The ingredients used for whipping should be kept cool before whipping - colder fat droplets will stick to
each other more easily as they congeal, stabilising the air bubbles more effectively in their network. If
the cream is too warm, the fat droplets will not adhere to each other as well, so the mousse is more
likely to collapse. Also, a cold cream will have a higher viscosity than a warm cream (viscosity
increases on cooling as the fats congeal). to further increase their viscosity (cooled fats congeal
increasing viscosity). Increasing viscosity helps stabilise a mousse - if the cream is viscous, the rising
of the air bubbles to the surface is slowed down, so the introduced air bubbles are less likely to rise
and escape. This is also why the thickest cream possible is used.
If a cream is over whisked however, the fat droplets may start to join together, and form lumps. The air
bubbles will be less strongly held by the fat and the cream will lose volume.
Thickening sauces with cream
As explained above, cream is often added to sauces to thicken them. But these sauces will often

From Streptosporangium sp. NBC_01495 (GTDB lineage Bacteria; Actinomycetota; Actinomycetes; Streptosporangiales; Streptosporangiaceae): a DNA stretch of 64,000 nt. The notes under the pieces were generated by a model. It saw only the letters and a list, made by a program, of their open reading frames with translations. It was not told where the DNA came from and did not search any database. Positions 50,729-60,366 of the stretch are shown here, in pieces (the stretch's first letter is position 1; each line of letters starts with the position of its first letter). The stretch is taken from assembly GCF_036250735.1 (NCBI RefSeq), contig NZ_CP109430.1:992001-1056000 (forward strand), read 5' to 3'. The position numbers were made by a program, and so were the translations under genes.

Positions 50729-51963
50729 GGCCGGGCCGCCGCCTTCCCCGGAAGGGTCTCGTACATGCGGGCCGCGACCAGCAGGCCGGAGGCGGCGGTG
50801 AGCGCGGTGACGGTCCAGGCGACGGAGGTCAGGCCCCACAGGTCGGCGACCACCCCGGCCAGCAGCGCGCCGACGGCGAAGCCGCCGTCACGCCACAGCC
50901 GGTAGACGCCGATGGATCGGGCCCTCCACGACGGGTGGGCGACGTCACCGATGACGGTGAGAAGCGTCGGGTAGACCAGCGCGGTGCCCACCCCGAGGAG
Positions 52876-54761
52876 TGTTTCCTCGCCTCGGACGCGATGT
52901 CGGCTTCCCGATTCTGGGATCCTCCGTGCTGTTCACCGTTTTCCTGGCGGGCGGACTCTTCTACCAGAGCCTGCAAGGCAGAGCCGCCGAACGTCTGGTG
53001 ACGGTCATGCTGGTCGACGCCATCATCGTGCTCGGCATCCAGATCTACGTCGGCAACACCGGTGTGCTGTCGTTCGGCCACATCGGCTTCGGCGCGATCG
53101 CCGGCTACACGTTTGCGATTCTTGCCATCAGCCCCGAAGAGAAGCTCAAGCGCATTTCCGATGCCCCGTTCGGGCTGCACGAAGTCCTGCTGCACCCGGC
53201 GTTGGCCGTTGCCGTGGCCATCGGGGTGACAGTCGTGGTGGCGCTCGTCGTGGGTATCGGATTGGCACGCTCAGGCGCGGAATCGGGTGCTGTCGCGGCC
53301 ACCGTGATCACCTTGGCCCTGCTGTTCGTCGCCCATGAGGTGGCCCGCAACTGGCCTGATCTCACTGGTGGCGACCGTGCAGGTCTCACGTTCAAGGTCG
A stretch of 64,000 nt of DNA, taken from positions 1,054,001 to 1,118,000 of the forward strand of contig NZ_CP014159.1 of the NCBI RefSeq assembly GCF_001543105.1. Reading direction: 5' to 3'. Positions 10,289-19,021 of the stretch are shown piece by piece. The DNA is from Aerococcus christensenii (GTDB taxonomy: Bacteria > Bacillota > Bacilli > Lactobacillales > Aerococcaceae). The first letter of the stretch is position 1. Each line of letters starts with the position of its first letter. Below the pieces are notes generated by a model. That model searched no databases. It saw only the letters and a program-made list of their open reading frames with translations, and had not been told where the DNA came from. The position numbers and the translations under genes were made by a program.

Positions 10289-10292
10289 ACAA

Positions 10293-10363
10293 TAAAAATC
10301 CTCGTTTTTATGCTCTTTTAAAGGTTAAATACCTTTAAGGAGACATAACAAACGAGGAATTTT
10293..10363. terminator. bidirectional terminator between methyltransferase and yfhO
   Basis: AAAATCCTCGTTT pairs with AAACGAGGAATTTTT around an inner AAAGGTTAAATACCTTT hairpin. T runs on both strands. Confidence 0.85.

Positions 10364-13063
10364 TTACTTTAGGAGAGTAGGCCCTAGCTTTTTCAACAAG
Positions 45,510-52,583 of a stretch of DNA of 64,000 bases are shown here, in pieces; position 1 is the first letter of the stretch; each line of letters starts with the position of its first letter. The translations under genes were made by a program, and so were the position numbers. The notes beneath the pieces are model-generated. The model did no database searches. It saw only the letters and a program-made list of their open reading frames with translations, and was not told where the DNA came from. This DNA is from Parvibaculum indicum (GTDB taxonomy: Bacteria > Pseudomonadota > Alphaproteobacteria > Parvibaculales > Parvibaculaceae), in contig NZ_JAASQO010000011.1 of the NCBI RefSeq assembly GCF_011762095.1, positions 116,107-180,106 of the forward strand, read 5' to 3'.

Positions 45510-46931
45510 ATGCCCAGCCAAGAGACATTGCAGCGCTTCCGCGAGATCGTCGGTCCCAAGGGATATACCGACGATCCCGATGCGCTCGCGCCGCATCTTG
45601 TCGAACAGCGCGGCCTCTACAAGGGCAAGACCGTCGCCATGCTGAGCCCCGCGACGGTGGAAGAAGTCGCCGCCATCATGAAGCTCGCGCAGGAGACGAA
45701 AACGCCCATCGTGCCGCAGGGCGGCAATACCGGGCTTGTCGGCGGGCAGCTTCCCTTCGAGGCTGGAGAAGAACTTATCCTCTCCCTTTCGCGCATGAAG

contain salt and acid that would usually cause the casein proteins to coagulate, so cream is usually
added to sauces at the last minute to prevent curdling.
However, cream with a very high fat content can be added to a sauce without fear of coagulation. This
is because as the cream is heated, the fat droplets (which are in relatively high concentration) will tend
to attach themselves onto the casein proteins (which are in relatively low concentration), and since the
fat content is sufficiently high in this type of cream, most of the proteins will be attached to the fat, and
are therefore less likely to attach to each other, which would cause the sauce to curdle. Similarly, a
skin is much less likely to form when these types of cream are heated, due to their relatively low
Yoghurt and cheese
In the presence of acid
When the pH of milk is reduced to about 5, the casein micelles will lose their negative charge and will